Date of Award


Degree Type


Degree Name

Master of Arts



Major Professor

Glenn Graber, PhD

Committee Members

John Hardwig, PhD, Richard Aquila, PhD


This thesis is presented for a Master of Arts and Science Degree at the University of Tennessee, Knoxville, from the College of Liberal Arts, Department of Philosophy, with a concentration in medical ethics.

The thesis's argument assumes that rules of ethics or morality should be rules and guidelines of uniformity and therefore universal in nature and scope. In that assumption, the thesis adheres to the present problematic state of ethics, and in particular, medical ethics. In response to that state it asks: without imprint from religious morality, upon what foundation can we design a system for medical ethics? In particular, does the rule of law and interpretation of our Federal Constitutional rights in the United States of America offer any guidance for a foundation of medical ethics?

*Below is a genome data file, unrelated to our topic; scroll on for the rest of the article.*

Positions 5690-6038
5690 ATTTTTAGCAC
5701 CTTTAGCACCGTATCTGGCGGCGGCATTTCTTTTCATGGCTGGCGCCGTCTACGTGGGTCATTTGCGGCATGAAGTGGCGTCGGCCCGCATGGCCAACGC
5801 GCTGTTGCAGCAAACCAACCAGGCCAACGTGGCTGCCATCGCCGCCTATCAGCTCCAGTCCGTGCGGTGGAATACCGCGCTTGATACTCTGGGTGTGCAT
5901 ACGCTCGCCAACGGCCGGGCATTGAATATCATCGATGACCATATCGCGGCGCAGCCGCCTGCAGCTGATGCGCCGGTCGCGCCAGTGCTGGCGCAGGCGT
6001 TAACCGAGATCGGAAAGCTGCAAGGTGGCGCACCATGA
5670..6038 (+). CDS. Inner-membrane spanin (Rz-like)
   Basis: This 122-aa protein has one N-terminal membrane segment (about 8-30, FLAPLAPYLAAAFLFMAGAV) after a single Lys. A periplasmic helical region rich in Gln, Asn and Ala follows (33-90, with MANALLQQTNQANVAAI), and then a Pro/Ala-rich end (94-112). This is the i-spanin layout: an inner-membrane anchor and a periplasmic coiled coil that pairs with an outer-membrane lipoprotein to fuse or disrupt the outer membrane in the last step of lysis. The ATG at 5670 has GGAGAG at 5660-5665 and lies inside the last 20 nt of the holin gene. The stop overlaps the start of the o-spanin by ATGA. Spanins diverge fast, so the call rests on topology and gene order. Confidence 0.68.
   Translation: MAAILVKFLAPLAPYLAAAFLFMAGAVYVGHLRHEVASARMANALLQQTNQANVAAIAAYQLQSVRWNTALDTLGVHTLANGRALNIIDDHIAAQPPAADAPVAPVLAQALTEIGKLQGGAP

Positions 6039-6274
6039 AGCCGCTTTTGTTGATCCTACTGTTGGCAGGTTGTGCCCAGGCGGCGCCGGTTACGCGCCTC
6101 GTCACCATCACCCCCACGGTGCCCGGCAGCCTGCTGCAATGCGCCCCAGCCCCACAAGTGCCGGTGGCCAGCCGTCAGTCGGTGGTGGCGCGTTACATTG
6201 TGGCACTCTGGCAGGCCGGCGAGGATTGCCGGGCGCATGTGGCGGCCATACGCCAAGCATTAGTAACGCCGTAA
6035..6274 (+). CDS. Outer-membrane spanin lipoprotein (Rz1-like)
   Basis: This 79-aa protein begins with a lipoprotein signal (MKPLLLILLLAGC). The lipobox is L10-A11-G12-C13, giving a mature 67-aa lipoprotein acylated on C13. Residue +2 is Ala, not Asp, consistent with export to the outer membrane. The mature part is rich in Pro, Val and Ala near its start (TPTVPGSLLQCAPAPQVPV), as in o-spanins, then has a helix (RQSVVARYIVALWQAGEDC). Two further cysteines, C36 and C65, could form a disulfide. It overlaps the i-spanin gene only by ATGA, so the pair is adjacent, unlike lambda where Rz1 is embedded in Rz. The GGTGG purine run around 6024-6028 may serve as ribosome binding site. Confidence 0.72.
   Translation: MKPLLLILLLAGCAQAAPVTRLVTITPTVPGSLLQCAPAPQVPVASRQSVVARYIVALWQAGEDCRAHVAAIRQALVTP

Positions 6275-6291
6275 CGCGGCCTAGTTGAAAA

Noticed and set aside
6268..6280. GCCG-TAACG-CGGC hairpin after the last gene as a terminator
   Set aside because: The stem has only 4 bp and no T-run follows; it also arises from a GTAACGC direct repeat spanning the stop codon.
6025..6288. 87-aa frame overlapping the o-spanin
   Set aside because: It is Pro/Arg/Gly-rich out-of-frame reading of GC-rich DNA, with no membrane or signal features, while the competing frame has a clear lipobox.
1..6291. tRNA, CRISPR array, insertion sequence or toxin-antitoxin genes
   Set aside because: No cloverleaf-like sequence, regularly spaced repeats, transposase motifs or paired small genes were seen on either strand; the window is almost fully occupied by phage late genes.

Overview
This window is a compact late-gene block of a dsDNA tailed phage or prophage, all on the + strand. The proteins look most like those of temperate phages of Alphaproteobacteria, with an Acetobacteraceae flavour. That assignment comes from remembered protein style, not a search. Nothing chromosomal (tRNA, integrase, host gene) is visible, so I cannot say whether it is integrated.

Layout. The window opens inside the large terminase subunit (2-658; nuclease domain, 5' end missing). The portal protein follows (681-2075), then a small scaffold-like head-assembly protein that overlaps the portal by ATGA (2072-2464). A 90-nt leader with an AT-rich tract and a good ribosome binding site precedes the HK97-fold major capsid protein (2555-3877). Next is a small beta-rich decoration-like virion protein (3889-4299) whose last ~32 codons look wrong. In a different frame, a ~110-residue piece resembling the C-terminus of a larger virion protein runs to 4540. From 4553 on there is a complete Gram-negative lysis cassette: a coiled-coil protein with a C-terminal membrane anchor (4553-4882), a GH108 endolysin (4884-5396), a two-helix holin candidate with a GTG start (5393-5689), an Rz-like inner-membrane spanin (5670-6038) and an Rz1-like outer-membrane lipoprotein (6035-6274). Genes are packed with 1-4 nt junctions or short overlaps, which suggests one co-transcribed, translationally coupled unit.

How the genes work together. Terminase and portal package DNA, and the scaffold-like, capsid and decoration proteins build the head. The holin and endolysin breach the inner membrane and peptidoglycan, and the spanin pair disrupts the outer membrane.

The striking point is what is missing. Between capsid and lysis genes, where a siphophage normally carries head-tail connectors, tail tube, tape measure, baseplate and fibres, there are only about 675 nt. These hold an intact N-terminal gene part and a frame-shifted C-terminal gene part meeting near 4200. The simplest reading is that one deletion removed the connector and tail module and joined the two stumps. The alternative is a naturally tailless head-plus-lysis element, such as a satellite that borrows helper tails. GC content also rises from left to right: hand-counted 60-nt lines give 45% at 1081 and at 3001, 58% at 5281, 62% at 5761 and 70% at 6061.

Still more specifically, the issues of concern here will be the following. First this thesis will explore the connection between the medical term .autonomy. and the legal terms .privacy. and .liberty.. Secondly, the thesis will focus on an examination of the nature of medical autonomy which the Supreme Court of the United States reached in the landmark Roe v. Wade decision. Is the interpretation of the Constitution of the United States of America, adopted in that decision, an interpretation that defines such rights as the Constitutional right of privacy, a method that can be depended upon for guidance or foundational support for a right of medical autonomy? If not, what conclusions can be reached by this analysis?

As the thesis will conclude, while medical autonomy and what the courts call "privacy" and "liberty" when discussing medical cases appear to be the same thing, interpretation of the Constitution of the United States of America does not provide us with a relevant tool for guidance with respect to the ethics of medical autonomy. The standard interpretation of the Roe v. Wade decision as concerning a national, and therefore uniform right of privacy in making medical decisions, akin to medical definitions of autonomy, was destroyed by the United States Supreme Court decision in the cases known as Washington/Vacco.

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